Entertainment Value – 2.5

Nerd land is entertaining in the same way watching a YouTube video of a horrible car crash may be entertaining. It’s not really that engaging, but so cringe inducing at times it’s hard to look away. Again, the only redeeming quality comes is the artwork. The vivid colors, bright explosions of nifty hand drawn characters and pop art text blocks make the film stimulating from a visual perspective. But, when you add in the limp dialogue and conceptually outlandish plot without any character development, it heavily detracts from the overall quality of the film. What starts as a commentary on the flimsy and dark nature of the Internet in the modern age, quickly falls victim to actually becoming a gratuitously violent and substance less experience.

Watch our official Blu-Ray Unboxing video for “Nerdland” starring Paul Rudd & Patton Oswalt below:

Re-Watchability – 2

While this is by no means the worst animated feature I’ve seen, and I’ve seen quite a few terrible ones, this also isn’t close to being the best. I would say it’s snuggly nestled at just below average, perhaps right at average for those who may have a darker taste when it comes to film. While some people may appreciate this animated ode to Eli Roth, the excessively violent, and at times, cringe-inducing content is simply not my cup of tea. While it may hold your attention on pure shock value alone the first time around, there’s very little the story leaves behind to take you back for a second viewing

Watch the official trailer for “Nerdland” below:


  • Cinematics
  • Entertainment Value
  • Rewatchability


While this is by no means the worst animated feature I've seen, this also isn't close to being the best. While some people may appreciate this animated ode to Eli Roth, the excessively violent, and at times, cringe-inducing content is simply not my cup of tea. While it may hold your attention on pure shock value alone the first time around there's very little to take you back for a second viewing.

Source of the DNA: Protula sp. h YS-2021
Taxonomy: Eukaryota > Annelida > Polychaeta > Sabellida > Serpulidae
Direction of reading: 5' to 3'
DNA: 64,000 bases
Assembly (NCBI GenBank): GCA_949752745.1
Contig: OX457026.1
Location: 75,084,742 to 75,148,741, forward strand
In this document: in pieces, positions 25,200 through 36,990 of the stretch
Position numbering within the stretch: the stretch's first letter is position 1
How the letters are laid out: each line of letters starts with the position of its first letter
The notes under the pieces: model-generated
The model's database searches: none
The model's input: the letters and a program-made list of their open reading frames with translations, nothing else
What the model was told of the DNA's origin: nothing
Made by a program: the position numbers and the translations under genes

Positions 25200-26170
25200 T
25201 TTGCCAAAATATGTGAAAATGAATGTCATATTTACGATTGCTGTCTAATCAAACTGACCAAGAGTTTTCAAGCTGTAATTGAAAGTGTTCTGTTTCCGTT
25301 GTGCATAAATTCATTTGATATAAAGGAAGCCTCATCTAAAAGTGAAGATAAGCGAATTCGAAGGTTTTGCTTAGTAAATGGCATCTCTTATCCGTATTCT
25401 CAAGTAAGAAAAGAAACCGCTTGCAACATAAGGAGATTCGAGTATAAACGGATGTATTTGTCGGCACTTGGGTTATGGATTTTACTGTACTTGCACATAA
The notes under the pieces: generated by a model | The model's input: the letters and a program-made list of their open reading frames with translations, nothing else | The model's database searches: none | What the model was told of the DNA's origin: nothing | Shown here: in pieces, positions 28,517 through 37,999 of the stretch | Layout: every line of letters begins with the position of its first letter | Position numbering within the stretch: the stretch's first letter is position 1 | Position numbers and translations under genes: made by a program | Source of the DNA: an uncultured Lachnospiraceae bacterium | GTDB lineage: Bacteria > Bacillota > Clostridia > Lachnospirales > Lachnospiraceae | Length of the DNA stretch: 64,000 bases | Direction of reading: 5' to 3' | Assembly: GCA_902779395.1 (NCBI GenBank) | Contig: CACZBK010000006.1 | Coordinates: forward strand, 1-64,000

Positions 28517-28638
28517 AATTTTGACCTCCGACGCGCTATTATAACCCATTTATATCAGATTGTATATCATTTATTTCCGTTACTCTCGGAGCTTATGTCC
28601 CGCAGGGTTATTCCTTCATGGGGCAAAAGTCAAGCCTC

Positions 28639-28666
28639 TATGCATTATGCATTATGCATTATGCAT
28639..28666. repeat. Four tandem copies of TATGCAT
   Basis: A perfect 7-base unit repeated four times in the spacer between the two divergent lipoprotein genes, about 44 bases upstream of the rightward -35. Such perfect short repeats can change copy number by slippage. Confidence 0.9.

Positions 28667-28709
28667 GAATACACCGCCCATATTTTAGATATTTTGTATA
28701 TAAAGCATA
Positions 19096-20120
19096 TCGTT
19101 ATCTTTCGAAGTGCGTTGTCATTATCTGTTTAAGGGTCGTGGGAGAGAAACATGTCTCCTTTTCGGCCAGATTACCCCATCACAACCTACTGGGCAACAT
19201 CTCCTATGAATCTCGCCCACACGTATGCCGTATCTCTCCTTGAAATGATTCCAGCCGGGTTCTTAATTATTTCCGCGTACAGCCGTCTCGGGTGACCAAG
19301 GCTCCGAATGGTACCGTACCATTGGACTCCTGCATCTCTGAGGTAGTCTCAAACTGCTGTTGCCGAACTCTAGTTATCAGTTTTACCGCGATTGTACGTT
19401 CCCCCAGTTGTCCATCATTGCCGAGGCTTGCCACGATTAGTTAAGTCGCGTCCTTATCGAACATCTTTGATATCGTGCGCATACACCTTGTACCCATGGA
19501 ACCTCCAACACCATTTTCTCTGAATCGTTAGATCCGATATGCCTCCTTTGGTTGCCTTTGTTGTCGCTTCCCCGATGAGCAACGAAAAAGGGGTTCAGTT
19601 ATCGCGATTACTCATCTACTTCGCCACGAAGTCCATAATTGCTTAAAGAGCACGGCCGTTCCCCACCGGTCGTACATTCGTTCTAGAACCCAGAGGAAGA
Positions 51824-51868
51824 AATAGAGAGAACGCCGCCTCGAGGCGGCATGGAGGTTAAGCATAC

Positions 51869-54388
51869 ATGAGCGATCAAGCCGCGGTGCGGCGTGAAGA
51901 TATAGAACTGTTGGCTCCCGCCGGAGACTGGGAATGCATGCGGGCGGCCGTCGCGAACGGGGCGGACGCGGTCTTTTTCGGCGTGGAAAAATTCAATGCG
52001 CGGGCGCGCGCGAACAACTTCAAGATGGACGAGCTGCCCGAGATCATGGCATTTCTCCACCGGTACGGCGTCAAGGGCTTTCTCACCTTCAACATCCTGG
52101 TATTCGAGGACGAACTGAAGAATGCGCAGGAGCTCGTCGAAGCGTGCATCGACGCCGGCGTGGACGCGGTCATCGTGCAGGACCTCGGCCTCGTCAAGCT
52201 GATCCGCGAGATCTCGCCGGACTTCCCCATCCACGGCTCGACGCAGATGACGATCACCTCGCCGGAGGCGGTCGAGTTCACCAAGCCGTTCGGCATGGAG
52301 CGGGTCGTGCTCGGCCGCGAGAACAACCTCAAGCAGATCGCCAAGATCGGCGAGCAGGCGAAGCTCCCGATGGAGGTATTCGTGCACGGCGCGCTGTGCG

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About The Author


Since his wee lad-dom, Pooya has been a sommelier of cinema. It was likely some acting bug, fallen from the dust riddled ruby curtains of an enchanted old stage that did it. Those cinematic scarabs must have burrowed deep into his brain, irreversibly altering his mind, turning the poor boy down a dismal path. From his earliest years the strange boy would aimlessly wander the aisles of countless video rental stores, amassing his trivial knowledge with vigor. These actions befuddled the boy’s parents, who still would lovingly oblige his unusual attraction to the motion picture. Often seeking refuge in the cushioned seating of his local movie theater, the odd adolescent would immerse himself in the scripted and effects riddled realities unfolding on the screen before him. During his collegiate years, he was twice spotted on stage performing bizarre theatrical rituals before awe-struck audiences. When he departed from academia, he left behind his youth in exchange for a labor routine, but the strange young man never lost his long-cultivated love of film. Recently, Pooya was approached by to join their budding team of entertainment bloggers. After hours of coaxing and an undisclosed number of honey jars, he accepted their offer. Finally he had come full circle. Finally, at, he was home.